“His Greatness is not a play about Tennessee Williams,” insists author Daniel MacIvor. The central character is never identified as Williams, but simply as The Playwright. He is, however, like Williams in terms of age, sexuality and personal and professional condition and he speaks with so heavy a southern drawl that by comparison Blanche Dubois would sound Brooklyn. He is in terminal decline as a writer, a wreck of insecurity whose relationship with his assistant (The Assistant) is a web of consensual fictions and power-plays. In a Vancouver hotel room for the premiere of his latest disappointing work, the two-way tensions become three-way when a further player enters in the form of a rent boy hired as an escort for the evening.
Ché Walker’s production centres on Matthew Marsh, in a strong performance that is all the more admirable for his having joined the production only 10 days or so before press night. Marsh’s Playwright preaches, simpers, whimpers and demands that those around him fuel his delusions of his continuing importance. The Assistant (Russell Bentley) at one point quotes Martha from Who’s Afraid of Virginia Woolf?, but in truth is more like Albee’s George, the worm who finally turns. Toby Wharton’s Young Man is one of those sly figures who think they are playing others when in fact they are being played.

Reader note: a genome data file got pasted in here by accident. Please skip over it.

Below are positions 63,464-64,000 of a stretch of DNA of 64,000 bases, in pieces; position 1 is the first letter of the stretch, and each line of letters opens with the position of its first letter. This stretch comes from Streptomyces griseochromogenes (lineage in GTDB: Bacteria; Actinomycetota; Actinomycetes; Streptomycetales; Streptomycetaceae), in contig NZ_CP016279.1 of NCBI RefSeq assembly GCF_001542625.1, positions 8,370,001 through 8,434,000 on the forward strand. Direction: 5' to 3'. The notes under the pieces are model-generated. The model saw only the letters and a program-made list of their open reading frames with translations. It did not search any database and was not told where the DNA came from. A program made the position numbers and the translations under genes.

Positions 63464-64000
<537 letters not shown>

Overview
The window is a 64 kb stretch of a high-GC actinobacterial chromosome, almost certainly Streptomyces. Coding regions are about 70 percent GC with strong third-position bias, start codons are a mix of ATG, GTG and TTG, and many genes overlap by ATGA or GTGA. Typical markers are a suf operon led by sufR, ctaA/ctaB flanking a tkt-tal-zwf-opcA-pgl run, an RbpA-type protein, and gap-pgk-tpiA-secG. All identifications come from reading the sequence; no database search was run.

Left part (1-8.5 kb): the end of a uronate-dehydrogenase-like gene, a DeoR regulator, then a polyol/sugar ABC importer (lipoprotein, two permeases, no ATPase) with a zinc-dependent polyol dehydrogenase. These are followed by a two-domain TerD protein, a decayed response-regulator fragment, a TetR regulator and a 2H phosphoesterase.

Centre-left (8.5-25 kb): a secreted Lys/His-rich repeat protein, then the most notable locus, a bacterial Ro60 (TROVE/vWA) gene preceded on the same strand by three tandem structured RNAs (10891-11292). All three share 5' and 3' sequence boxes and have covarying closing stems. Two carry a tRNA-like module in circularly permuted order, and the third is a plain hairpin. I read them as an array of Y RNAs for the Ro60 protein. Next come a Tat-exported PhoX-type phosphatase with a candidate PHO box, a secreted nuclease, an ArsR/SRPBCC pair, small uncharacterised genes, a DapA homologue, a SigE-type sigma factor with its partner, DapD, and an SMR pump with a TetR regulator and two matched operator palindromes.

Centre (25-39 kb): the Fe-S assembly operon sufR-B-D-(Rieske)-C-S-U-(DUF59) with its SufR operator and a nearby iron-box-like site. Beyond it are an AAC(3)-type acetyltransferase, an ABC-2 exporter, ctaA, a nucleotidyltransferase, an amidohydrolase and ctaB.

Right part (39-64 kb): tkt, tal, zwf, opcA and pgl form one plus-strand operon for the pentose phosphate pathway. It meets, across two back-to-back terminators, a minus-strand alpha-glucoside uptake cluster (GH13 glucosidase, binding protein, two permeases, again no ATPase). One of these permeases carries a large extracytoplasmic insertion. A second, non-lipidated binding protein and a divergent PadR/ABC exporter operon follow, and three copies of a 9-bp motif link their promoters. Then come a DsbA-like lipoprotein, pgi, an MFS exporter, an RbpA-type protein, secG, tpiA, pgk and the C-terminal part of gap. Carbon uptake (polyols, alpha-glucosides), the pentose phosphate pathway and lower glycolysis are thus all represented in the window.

MacIvor muses, in the 85-odd minutes of playing time, not only on Williams but also on that writer’s own preoccupations: power, sexuality, memory and the like. The play strikes a tone consonant enough with those of Williams’s works, but that programme-note disavowal comes to sound appropriate: if this is not about Williams, then we should not look too hard for Williams-related insights, just drink in the Williamsesque atmosphere and allusions. It tries, I think, to have its cake and eat it, or perhaps (given the Playwright and the Young Man’s predilections) to have its line and snort it.
Its scheduling is perhaps deliberate in that it arrives after last year’s crop of productions commemorating the centenary of Williams’s birth, but it does not quite avoid being seen in that context. As such, it is well staged and thoughtful but offers no unique addition to the composite centenary portrait.